2. 2. Chemical and Process Engineering Research ISSN 2224-7467 (Paper) ISSN 2225-0913 (Online) Vol.14, 2013 www.iiste.org molecules5-6,9. The following relations obtained from the theoretical consideration for the solvents effect, are useful on obtaining the excited state dipole moments2. (ν a − ν f ) = S1 F1 ( D, n) + K1 ......................................................................(1) And 1 (ν a −ν& f ) = S 2 F2 (D, n) + K 2 ..................................................................(2) 2 Here, ν a and ν f are absorption and fluorescence maxima, n is the refractive index and D the dielectric constant of the solvent. The expression for S1 and S2 are : 2(µ e − µ g ) 2 S1 = and S2 = Where hCa 3 ( 2 − 2 µ e2 − µ g hCa 3 µe and µ g .....................................................................................(3) ) 2 ..................................................................................(4) arec the excited and ground state dipole moment of the solute molecule, ‘a’ is the Onsagar cavity radius, h is the Planck’s constant and C is the velocity of light. Further F1 (D,n) and F2(D,n) are given by the relation:  D − 1 n 2 − 1   2n 2 + 1  F1 ( D, n) =  − 2  2 ......................................................(5)  D + 2 n + 1  n + 2  And F2 (D, n ) = ( ) ) 1 3  n4 −1  F1 (D, n ) +  ........................................................(6) 2 2  n2 + 2 2    ( If the included shifts are neglected in ν a and ν f due to complex formation, charge transfer and hydrogen bonding etc. and further assumed that, the angle between µe and µ g is small and the cavity radius ‘a’ is same in both the ground and excited states, than from Eqs (1) and (2) the ratio of the dipole moments in the excited state and the ground state is given by: µ e S1 − S 2 = ........................................................................................(7) µ g S1 + S 2 Further the value of excited state dipole moment can be obtained if the Onsager cavity radius ‘a’ is known, using (3) and (4) a (hCaS1 ) µe = 2 12  S1  1 − .......................................................................(8)  S2  Also knowing the value of µe the value of µ g can be obtained. The value of Onsager cavity radius has been calculated using the method of Vander Waal increments13 (Table2). The plots of (ν a − ν f ) versus F1(D,n) and 1 (ν a + ν f ) versus F2(D,n) for compound (I) is drawn, Figs 1.12 1.2, using least square fit method. These plots are found not be linear, so excited state dipole moment can’t be calculated. 29
  3. 3. Chemical and Process Engineering Research ISSN 2224-7467 (Paper) ISSN 2225-0913 (Online) Vol.14, 2013 www.iiste.org 4. Conclusions The present investigation thus shows that: 1. The increase in solvent polarity causes abathochromic shift for the longest absorption band maxima as well as for the fluorescence peak for 4- phenyl-7-hydroxy Coumarin - p-chloroanilide. This shows π→π* transition. 2. The value of excited state dipole moment µe of 4- phenyl-7-hydroxy Coumarin - p-chloroanilide ( ) 3. can’t calculate, due to possibility of hydrogen bonding. Structure of 4- phenyl-7-hydroxy Coumarin - p-chloroanilide also shows the possibility of formation of hydrogen bonding or molecular complexes. References 1. Murray, R. D. H., Mendez, J. & Brown, S. A. (1982). The Natural Coumarins. Chichester :Wiely Interscience, (Chapter 5). 2. Lakowicz, J. R. (2006). Principles of fluorescence spectroscopy. (3rd ed.). New York: Plenum Press. 3. Rohatgi, K.K. & Mukherjee (1986). Fundamentals of photochemistry. New Delhi: New Age (Chapter 4). 4. Chemla, D. S. & Zyss, J. (1987). Non-linear optical property of organic molecules and crystals. New Delhi Acadmic Press. 5. Gaplovsky, A., Donoyalova J., Magdolen, P., Toma, S. & Zahradnik, P. (2002). Spectroscopic study of 2-[2-(4-cyclaminophenyl)ethen-1-yl] benzothiazoles and their N-allylbenzothiazolium bromides. Solvent and substituent effects on their ultraviolet–visible and fluorescence spectra. Spectrochim Acta-A, 58(2),363- 371. 6. Kumar, S., Giri,R., Mishra, S. C. & Machwe, M. K. (1995). Photophysical characteristics of the laser dye 7-dimethylamino cyclopenta [c] coumarin. Spectrochim Acta-A, 51(9), 1459-1467. 7. Vogel, A. I. (2011). Elementary Practical Organic Chemistry: Small Scale Preparations Part 1. ( 2nd ed), India: Pearson Education, (Chapter 5). 8. Melhuish, W. H. (1962). Calibration of Spectrofluorimeters for Measuring Corrected Emission Spectra. J Opt Soc Am, 52(11,)1256-1258. 9. Nikolai, V., Savintsev, I., Kovaler, A. & Wadkin, R. M. (2001). Solvatochromism of the Excitation and Emission Spectra of 7-Aminoactinomycin D:  Implications for Drug Recognition of DNA Secondary Structures. J Phys Chem-B, 105(35), 8461-8467. 10. Edward, T. J. (1970). Molecular volumes and the Stokes-Einstein equation. J Chem Education B, 47(4), 261-269. Table 1 Sr.No Solvents λa λf νa νf (nm) (nm ) (cm ) (cm −1 ) F1 (D, n ) F2 (D, n ) ν a − ν f (cm ) −1 1 2 3 4 Benzene Dioxane Methenol Isobutanol 279 288 290 393 5 6 7 Ethanol n -butanol Aceton 292 292 300 305 328 330 342 343 342 *360 to 365 8 Water 304 *360 to 370 9 Formamide 310 *360 to 370 *Broad band, mean value taken. −1 ν a +ν f 2 cm −1 ( ) 35842 34722 34482 34129 32786 30487 30303 29239 0.005 0.04 0.85 0.75 0.34 0.31 0.65 0.65 3052 4235 4179 4890 34314 32604 32392 31684 34246 34246 33333 29154 29239 27586 0.81 0.77 0.79 0.65 0.65 0.64 5092 5007 5747 31700 31742 30459 32894 27397 0.91 0.68 5497 30145 32258 27397 0.89 0.75 4861 29827 Stoke’s shift data for 4- phenyl-7-hydroxy Coumarin - p-chloroanilide & and calculated values of function F1(D,n) & F2 (D, n ) for different solvents. 30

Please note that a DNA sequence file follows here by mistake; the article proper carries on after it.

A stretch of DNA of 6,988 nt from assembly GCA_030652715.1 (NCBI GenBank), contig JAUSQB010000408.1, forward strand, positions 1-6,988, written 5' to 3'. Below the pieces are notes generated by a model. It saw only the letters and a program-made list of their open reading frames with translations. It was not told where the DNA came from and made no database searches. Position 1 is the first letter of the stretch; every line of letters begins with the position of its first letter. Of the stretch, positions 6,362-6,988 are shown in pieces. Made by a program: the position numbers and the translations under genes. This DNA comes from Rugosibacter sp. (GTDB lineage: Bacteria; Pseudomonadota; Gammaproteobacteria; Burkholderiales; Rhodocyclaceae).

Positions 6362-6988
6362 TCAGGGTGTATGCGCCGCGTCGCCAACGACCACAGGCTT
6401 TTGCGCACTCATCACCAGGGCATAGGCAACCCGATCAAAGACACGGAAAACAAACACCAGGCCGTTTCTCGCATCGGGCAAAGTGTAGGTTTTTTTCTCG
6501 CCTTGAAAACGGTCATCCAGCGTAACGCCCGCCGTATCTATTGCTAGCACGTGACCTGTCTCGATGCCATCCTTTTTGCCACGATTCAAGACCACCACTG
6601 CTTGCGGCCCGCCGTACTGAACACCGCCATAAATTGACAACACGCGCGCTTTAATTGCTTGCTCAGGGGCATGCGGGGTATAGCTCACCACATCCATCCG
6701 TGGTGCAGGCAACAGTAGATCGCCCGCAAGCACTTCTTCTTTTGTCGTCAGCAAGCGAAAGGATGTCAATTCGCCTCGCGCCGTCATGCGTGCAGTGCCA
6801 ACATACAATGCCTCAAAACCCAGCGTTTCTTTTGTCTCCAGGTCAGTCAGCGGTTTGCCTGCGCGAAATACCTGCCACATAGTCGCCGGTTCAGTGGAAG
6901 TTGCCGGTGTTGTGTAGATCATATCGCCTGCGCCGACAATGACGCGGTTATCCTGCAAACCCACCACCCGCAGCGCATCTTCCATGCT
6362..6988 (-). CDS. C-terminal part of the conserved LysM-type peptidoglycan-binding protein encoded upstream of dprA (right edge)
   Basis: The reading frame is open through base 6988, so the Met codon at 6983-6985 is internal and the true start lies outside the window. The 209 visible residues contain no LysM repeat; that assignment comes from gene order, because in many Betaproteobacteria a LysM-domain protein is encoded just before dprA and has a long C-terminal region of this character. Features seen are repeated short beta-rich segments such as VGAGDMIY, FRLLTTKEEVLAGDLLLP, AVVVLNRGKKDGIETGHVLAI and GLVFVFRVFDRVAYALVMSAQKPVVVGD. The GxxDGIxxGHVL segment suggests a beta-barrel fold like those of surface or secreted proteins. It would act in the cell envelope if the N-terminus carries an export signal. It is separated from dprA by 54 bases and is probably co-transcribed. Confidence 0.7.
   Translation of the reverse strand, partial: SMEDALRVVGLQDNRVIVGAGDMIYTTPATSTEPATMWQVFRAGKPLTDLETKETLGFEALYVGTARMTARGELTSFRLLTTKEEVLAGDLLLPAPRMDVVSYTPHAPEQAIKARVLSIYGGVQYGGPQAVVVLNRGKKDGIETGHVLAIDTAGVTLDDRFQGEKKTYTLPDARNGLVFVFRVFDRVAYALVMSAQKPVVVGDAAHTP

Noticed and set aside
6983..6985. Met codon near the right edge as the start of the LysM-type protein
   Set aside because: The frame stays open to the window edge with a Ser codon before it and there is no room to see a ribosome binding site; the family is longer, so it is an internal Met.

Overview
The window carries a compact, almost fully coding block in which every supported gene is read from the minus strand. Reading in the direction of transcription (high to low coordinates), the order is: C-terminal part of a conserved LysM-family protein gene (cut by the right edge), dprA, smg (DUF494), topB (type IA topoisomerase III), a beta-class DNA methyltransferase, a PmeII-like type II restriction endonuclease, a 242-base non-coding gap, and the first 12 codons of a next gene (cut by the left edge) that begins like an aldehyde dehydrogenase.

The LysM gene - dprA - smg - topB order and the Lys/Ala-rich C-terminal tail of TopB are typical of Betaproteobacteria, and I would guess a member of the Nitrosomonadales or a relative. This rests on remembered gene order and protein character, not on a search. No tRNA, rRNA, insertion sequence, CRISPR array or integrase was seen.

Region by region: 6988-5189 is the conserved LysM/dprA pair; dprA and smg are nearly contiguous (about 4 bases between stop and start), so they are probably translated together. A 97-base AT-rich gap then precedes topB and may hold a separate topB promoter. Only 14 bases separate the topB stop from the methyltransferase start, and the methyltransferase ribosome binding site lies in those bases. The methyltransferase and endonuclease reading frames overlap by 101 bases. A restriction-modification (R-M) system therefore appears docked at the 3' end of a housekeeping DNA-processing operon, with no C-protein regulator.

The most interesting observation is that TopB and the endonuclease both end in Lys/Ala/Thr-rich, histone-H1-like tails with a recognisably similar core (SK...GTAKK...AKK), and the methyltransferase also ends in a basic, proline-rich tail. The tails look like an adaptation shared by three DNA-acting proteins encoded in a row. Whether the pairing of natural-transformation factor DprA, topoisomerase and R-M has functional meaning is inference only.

4. 4. Chemical and Process Engineering Research ISSN 2224-7467 (Paper) ISSN 2225-0913 (Online) Vol.14, 2013 www.iiste.org Graph Figure 1.1 : Plot of F1(D,n) versus Stoke’s shifts according to Bakshiev’s relation for 4- phenyl-7hydroxy Coumarin - p-chloroanilide. Figure 1.2 : Plot of F2(D,n) versus Stoke’s shifts according to Chamma and Viallet’s relation for 4- phenyl-7- hydroxy Coumarin - p-chloroanilide. 31